Cross-examined. I said before the Magistrate "I examined the goods on the premises, and valued the total of them, if they had been totally destroyed, under 100l.," but I subsequently said 60l. on consideration—I said so far as the claim was concerned the goods roughly amounted to 60l., but the whole of the goods were damaged there by fire, water, and smoke—my meaning was, that the value of goods, damaged or undamaged, the total value—I did not intend to say that they were damaged to the amount of 60l., and I don't think I did.
Re-examined. I made a more minute examination a second time, and that confirmed my previous opinion.
GEORGE WILLIAM PINNOCK . I am the assessor to the Staffordshire Fire Insurance Company an 1 to Fire insurance companies generally—I took this statement from the prisoner—I read it over to him and he said it was correct. (Read: "Fire happened Christmas Eve; no one in the house. I had been to work until the afternoon. The workpeople were also there. My servant took the work to the shops; she is a South African, had been with me about six months. She was brought over by a man, a bootmaker, who used to live at my place. I have been a tenant of the house four years. I left the house after 3, between 3 and 4 o'clock, on Christmas Eve. I left the girl there. She took work to Mr. Keen, 51, London Wall, and to Mr. Croft, Shepherdess Walk, City Road. The work was packed up before I left, ready for the girl to take away. The first I heard of the fire was finding the fire-engines there after 6 o'clock. The girl had the key of the door. I had been to several places to buy things; at a goldsmith's in Goulston Street; his name, I think, is Jacobs. I am informed the fire happened about half an hour before I came back; there was gas in every room in the house. I turned the gas off at the meter every night, and then my child, 14 years old, had a night-light; for since my wife died she was so timid. The child was at Stratford at the time. Miss Moss sleeps with my child for company. I sleep on a made-up bed on the sofa in the sitting-room on the first floor. My tenant left about a fortnight before the fire; he gave me notice. I can't give any idea as to the cause of the fire. All was safe when I left. The girl had to dress herself and then go with the work; she had no necessity to have asked. She sleeps in the kitchen. The fire had not reached the kitchen or shop and parlour, but was confined to the work-room on the top of the house. I am not able to form any opinion as to which floor the fire began on.") I have had experience in estimating claims—I cannot say that I examined these goods—I looked over them—speaking generally, I agree with the evidence of Mr. Armstead as to value—I remember some observations being made about the key, and the girl Robinson made a statement about it—the prisoner said there was a second key, and when asked where it was he said it was with his mother.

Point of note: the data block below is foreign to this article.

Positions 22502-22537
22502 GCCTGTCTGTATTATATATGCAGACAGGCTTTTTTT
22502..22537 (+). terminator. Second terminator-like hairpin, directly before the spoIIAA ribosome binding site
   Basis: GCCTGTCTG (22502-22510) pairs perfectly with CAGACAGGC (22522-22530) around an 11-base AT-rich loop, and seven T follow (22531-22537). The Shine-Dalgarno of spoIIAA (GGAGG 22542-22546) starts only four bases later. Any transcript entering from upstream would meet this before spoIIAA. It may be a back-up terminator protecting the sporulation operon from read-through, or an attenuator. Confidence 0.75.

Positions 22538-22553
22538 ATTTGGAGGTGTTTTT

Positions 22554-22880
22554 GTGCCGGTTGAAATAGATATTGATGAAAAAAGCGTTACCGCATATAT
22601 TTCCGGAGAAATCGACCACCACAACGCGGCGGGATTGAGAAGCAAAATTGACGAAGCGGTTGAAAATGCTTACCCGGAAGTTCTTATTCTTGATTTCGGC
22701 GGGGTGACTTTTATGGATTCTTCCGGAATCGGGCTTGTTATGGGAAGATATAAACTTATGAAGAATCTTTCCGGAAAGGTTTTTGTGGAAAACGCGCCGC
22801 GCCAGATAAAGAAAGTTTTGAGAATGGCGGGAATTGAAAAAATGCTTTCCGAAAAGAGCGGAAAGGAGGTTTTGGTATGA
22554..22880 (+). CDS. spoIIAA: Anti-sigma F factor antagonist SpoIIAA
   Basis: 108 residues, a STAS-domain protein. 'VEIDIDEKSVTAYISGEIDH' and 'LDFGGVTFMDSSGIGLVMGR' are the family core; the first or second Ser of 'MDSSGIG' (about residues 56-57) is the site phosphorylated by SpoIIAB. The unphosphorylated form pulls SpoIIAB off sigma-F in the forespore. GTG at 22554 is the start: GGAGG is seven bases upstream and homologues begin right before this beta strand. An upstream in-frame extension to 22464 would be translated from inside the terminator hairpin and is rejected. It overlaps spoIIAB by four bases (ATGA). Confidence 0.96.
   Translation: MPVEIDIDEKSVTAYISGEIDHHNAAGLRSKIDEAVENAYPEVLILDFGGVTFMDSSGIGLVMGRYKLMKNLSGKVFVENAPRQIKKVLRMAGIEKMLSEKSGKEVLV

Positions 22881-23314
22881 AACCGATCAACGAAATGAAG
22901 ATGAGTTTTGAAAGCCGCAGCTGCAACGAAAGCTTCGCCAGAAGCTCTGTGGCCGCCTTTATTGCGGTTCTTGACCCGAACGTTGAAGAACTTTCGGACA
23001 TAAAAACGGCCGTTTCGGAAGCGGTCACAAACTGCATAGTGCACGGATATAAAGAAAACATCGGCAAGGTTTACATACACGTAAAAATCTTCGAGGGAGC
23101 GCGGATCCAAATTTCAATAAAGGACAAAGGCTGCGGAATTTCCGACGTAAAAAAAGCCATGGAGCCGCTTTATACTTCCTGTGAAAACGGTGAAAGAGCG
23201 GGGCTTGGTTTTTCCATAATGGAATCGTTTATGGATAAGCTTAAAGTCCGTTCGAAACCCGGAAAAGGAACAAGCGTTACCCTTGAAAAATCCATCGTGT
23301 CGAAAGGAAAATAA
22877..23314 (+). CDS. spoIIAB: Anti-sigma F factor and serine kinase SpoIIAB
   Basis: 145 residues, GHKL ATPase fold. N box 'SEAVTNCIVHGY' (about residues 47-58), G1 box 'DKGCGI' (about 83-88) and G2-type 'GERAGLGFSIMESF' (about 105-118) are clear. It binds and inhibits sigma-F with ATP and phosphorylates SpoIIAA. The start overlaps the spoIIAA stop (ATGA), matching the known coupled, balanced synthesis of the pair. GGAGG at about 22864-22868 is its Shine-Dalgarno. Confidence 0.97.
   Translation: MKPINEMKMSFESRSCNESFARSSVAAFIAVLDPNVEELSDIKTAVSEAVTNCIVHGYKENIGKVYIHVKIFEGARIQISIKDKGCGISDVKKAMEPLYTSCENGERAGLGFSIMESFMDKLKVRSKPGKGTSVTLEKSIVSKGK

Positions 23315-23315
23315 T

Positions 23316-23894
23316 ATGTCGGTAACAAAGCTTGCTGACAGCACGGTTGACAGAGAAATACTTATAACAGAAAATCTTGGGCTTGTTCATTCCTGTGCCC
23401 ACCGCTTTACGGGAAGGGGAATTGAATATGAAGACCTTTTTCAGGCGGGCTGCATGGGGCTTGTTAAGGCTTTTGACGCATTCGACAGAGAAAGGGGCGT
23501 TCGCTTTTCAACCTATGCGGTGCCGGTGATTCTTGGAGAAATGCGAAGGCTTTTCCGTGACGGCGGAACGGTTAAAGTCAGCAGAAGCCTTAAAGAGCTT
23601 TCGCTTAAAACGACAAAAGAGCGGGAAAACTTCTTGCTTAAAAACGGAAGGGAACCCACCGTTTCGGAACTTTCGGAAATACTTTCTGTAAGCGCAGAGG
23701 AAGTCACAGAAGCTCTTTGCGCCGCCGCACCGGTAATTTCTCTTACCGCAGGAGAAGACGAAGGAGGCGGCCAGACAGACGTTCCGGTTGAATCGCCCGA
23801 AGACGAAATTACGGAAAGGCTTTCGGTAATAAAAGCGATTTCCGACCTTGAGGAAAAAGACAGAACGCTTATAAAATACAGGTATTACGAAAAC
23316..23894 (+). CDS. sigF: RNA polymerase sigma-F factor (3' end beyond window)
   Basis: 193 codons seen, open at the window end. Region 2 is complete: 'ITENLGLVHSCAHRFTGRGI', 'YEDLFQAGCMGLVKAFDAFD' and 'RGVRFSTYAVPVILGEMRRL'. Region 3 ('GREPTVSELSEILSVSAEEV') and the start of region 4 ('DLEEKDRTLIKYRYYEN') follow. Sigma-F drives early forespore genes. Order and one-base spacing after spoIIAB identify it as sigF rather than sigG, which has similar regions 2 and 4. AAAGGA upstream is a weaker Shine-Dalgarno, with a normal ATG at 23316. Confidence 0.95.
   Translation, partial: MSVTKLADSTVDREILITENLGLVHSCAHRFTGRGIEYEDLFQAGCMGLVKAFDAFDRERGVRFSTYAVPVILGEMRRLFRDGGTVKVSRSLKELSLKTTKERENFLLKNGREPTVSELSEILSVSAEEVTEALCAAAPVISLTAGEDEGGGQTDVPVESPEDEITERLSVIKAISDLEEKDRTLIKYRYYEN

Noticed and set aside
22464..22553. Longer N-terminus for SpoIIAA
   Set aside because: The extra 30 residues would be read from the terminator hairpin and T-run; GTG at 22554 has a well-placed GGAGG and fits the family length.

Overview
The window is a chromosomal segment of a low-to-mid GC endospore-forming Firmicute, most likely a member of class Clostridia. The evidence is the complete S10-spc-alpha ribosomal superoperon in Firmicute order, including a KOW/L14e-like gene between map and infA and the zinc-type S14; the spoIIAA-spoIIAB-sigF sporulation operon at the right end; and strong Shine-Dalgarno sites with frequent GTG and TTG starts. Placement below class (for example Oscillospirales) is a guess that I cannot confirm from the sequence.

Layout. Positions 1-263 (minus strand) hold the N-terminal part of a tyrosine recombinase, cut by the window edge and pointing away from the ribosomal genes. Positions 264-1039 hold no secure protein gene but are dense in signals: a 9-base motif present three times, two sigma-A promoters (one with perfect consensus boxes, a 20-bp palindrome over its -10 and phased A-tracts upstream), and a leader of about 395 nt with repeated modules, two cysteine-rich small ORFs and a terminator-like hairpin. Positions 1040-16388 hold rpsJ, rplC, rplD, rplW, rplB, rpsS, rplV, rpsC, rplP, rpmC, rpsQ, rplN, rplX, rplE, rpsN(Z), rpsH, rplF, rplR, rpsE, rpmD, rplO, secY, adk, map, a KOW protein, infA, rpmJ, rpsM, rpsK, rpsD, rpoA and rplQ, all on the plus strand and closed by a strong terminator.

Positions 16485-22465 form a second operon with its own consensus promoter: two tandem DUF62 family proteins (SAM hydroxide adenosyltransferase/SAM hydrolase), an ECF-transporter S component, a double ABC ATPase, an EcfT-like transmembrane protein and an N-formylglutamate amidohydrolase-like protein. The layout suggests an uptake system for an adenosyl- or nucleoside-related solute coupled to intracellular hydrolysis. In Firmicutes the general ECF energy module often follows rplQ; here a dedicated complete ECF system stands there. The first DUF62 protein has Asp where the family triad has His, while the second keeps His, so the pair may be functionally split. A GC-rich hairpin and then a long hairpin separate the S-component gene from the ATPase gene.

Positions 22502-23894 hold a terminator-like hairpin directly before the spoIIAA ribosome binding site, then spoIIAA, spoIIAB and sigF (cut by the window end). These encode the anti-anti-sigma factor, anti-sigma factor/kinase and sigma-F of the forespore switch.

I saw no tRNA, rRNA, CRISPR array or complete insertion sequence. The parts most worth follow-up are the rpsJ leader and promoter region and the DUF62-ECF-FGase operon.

WILLIAM KEEN . I live at 51, London Wall—the prisoner has worked for me as a tailor for about five years—on 24th December, some time after 4 o'clock, the girl Robinson brought me some work—in July last the prisoner entrusted me with this policy of insurance to take care of, and gave as a reason that he was going abroad—during the time I knew him I found him a very respectable, well—conducted man.
Cross-examined. That is the character that he has borne—I believe he did go abroad, and his wife died abroad.
Cross-examined. My place is from about a mile and a half to two miles from the prisoner's—he has worked for me for the last 15 months—I always found him to be a respectably-conducted man.